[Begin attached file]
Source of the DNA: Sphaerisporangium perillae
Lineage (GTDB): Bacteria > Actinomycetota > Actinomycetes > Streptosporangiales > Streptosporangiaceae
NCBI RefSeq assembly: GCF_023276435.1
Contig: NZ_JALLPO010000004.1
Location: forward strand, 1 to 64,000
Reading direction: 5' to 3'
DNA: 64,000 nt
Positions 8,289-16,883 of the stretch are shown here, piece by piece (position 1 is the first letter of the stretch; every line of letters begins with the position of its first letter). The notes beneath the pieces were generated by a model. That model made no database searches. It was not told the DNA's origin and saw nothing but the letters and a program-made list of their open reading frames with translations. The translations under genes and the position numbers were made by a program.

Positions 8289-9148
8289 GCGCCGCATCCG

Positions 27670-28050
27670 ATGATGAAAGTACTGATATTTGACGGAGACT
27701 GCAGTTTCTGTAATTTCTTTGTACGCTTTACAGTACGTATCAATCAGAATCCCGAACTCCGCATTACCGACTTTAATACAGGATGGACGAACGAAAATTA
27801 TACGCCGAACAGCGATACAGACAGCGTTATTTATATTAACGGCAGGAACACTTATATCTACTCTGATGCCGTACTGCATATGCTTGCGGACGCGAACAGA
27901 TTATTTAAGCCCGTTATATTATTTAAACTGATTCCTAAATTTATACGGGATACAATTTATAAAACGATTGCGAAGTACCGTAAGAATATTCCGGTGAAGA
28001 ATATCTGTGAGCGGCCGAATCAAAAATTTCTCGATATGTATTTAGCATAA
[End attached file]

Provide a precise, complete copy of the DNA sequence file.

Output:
Source of the DNA: Sphaerisporangium perillae
Lineage (GTDB): Bacteria > Actinomycetota > Actinomycetes > Streptosporangiales > Streptosporangiaceae
NCBI RefSeq assembly: GCF_023276435.1
Contig: NZ_JALLPO010000004.1
Location: forward strand, 1 to 64,000
Reading direction: 5' to 3'
DNA: 64,000 nt
Positions 8,289-16,883 of the stretch are shown here, piece by piece (position 1 is the first letter of the stretch; every line of letters begins with the position of its first letter). The notes beneath the pieces were generated by a model. That model made no database searches. It was not told the DNA's origin and saw nothing but the letters and a program-made list of their open reading frames with translations. The translations under genes and the position numbers were made by a program.

Positions 8289-9148
8289 GCGCCGCATCCG

Positions 27670-28050
27670 ATGATGAAAGTACTGATATTTGACGGAGACT
27701 GCAGTTTCTGTAATTTCTTTGTACGCTTTACAGTACGTATCAATCAGAATCCCGAACTCCGCATTACCGACTTTAATACAGGATGGACGAACGAAAATTA
27801 TACGCCGAACAGCGATACAGACAGCGTTATTTATATTAACGGCAGGAACACTTATATCTACTCTGATGCCGTACTGCATATGCTTGCGGACGCGAACAGA
27901 TTATTTAAGCCCGTTATATTATTTAAACTGATTCCTAAATTTATACGGGATACAATTTATAAAACGATTGCGAAGTACCGTAAGAATATTCCGGTGAAGA
28001 ATATCTGTGAGCGGCCGAATCAAAAATTTCTCGATATGTATTTAGCATAA